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State Fire Marshal offers fire safety tips ahead of Thanksgiving

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(Tim Boyle/Getty Images)

LANSING, Mich. – State Fire Marshal Kevin Sehlmeyer is offering advice and precautions to take before families prepare their meal on Thanksgiving day, the leading day for home cooking fires.

According to a news release from the state, people who use portable deep fryers to cook turkeys should consider a safer alternative. If used incorrectly portable propane-fueled turkey fryers can pose a considerable fire risk.

“Deep frying a turkey – in several gallons of hot oil over 350 degrees – is as flammable as gasoline, if the cooking oil vapors ignite,” said Sehlmeyer. “Never use a portable deep fryer in a garage, near a deck, breezeway, porch or inside any structure; improperly deep-frying turkeys result in a high number of house and garage fires every year.”

Sehlmeyer offered these safety precautions:

  • Use a portable deep fryer with a gas valve controller; read and follow the manufacturer’s user guide.
  • Always use the portable deep fryer on a flat surface, far away from houses, garages, decks, trees, bushes and other flammable material.
  • Make sure the turkey is completely thawed and dried prior to putting it in the fryer.
  • Never leave the portable deep fryer unattended; keep children and pets away.
  • Keep the liquid propane tank at least two feet away from the portable deep fryer burner.
  • Only use cooking oil recommended by the deep fryer manufacturer.
  • Do not overfill the portable deep fryer with cooking oil – it may result in the overflow of the cooking oil and a flash fire when immersing the turkey.
  • Use well-insulated potholders or oven mitts as the deep fryer lid and handle can become very hot; wear safety goggles to protect eyes from cooking oil splatter.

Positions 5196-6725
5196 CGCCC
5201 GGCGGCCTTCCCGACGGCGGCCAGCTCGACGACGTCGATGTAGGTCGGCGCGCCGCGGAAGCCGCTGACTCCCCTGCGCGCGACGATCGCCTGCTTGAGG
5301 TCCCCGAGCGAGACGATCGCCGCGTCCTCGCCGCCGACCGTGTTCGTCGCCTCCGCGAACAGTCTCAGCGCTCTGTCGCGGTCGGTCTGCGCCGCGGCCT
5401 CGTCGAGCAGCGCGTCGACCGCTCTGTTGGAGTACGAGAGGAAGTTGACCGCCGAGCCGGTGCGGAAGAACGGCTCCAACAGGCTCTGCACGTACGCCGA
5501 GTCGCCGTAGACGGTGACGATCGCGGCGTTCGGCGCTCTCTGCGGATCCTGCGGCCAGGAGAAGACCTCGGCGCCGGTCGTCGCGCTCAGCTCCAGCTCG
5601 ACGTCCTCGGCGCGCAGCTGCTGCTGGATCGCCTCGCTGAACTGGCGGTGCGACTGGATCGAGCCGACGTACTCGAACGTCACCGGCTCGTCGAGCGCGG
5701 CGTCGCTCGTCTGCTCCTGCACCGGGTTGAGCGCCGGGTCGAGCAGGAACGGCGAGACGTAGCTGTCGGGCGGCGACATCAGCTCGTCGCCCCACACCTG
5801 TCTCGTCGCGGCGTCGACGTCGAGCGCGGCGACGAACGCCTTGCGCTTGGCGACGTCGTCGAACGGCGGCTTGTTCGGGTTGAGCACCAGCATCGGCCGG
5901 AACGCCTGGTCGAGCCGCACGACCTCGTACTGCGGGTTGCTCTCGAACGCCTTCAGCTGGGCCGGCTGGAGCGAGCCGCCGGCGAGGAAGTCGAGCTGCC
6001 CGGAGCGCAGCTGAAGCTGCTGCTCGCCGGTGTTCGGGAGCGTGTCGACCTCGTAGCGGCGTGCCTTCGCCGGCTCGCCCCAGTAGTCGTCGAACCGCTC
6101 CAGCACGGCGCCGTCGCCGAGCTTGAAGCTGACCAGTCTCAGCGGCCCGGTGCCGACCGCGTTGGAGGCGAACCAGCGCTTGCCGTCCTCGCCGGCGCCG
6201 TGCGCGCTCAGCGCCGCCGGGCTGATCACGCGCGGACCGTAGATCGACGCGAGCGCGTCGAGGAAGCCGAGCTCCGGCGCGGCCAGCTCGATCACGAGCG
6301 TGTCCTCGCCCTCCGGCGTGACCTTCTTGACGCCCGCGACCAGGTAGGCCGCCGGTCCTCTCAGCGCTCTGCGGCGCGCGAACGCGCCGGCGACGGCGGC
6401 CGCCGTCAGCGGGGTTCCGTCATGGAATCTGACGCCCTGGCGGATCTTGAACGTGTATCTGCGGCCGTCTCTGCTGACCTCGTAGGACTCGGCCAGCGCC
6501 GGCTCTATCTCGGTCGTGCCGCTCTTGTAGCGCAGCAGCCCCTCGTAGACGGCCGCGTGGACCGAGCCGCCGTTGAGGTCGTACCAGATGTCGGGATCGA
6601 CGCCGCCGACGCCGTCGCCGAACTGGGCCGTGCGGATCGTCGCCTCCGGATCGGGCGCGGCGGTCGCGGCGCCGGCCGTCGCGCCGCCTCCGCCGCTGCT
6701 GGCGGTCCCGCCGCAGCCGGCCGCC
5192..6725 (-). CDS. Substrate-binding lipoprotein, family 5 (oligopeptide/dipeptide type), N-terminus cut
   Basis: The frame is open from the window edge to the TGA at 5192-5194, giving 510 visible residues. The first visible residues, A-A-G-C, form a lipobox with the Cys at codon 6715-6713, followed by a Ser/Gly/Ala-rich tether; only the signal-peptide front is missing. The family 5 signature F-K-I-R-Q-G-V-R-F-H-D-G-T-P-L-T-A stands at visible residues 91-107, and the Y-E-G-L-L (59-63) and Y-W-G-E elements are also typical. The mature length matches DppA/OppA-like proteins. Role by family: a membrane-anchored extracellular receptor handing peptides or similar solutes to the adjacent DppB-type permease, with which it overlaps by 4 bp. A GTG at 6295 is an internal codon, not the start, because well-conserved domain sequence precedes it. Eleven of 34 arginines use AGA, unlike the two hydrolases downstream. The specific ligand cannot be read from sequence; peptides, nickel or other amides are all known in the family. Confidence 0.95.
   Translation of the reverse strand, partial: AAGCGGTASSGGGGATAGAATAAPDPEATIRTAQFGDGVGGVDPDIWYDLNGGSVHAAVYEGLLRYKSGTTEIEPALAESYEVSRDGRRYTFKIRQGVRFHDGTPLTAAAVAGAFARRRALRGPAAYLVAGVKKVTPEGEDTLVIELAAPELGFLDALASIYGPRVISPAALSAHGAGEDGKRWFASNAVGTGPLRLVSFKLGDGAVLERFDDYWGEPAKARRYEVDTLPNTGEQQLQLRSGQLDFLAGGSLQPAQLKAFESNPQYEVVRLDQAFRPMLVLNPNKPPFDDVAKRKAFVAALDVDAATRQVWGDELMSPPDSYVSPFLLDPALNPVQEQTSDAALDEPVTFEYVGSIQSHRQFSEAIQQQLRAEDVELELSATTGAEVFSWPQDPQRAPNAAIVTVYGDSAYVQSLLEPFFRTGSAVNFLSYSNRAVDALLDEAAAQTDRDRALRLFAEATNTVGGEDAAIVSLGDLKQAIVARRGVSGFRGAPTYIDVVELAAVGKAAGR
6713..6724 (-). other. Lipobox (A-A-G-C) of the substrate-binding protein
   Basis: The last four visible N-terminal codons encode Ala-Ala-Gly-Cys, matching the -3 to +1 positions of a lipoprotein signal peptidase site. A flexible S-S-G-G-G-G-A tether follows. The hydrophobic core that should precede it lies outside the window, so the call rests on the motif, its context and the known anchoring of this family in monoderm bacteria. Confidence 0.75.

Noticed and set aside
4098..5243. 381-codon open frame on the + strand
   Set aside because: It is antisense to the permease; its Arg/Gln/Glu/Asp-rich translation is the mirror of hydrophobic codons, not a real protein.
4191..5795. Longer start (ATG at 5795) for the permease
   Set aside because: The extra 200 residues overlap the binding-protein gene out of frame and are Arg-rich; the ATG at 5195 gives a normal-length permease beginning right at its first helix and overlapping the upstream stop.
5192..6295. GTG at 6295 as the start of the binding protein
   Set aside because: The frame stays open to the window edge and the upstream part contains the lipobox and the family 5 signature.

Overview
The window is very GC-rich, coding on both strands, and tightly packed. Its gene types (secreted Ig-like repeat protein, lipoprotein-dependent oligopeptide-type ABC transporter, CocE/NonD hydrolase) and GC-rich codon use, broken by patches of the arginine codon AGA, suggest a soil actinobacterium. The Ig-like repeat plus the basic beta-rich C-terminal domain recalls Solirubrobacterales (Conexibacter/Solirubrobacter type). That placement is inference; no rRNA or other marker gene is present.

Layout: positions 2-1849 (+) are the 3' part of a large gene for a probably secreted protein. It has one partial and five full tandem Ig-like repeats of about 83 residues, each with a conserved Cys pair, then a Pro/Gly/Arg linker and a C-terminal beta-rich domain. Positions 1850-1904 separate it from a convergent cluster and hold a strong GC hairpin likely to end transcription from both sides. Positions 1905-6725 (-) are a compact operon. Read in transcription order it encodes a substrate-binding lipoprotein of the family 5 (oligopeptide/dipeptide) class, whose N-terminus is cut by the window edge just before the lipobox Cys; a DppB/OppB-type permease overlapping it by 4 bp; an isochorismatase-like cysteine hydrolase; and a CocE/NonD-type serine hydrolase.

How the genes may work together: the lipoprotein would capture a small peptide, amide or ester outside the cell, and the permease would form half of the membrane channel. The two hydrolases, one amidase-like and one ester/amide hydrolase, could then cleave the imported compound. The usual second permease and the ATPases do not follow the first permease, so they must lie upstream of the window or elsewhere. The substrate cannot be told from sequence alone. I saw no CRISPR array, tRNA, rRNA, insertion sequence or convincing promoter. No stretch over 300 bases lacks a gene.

• If the cooking oil begins to smoke, immediately turn the propane tank to “OFF” by closing the propane tank valve.
  • Keep a fire extinguisher (dry powder) ready at all times; never use water to extinguish a cooking oil or grease fire.

Cooking in the kitchen can also come with fire risks, according to a news release. The U.S. Fire Administration reported that the average number of residential fires more than doubles on Thanksgiving Day compared to any other day of the year.

“Always keep an all-purpose fire extinguisher nearby and know how to use it,” said Sehlmeyer. “If you don’t know how to use a fire extinguisher, do not try to fight a fire yourself; immediately call 9-1-1 in such emergencies and quickly evacuate the home.”

The news released offered more precautions:

  • Start with a clean stove and oven; remove food and grease buildup from burners, stovetop, and oven.
  • Turn pot handles toward the back of the stove to prevent pot tipping by young children.
  • Wear short sleeves or roll sleeves up; check food regularly while it’s simmering, baking, boiling or roasting.
  • Set timers to keep track of turkeys and other foods that require extended cooking times.
  • Turn off the stove if you must leave the kitchen for even a short period of time.
  • Keep children away from cooking areas; do not hold children while cooking.
  • Keep kitchen clutter – potholders, towels, food wrappers, etc. – well away from the burners.
  • Keep a pan lid or cookie sheet nearby; always use an oven mitt.
  • If an oven fire occurs, turn off the oven and keep the door closed.

The news release also encourages people to test the smoke alarms and carbon monoxide detectors of elderly family members when visiting them during the Thanksgiving holiday.

The news released offered these methods of how to reduce your chances of dying in a fire:

  • Check each smoke alarm monthly by pushing the button on the smoke alarm
  • Change the batteries in 9-volt smoke alarms every year
  • Replace smoke alarms every ten years
  • Homes should have a smoke alarm on every level and in every sleeping area
  • Families should develop and practice a Fire Escape Plan

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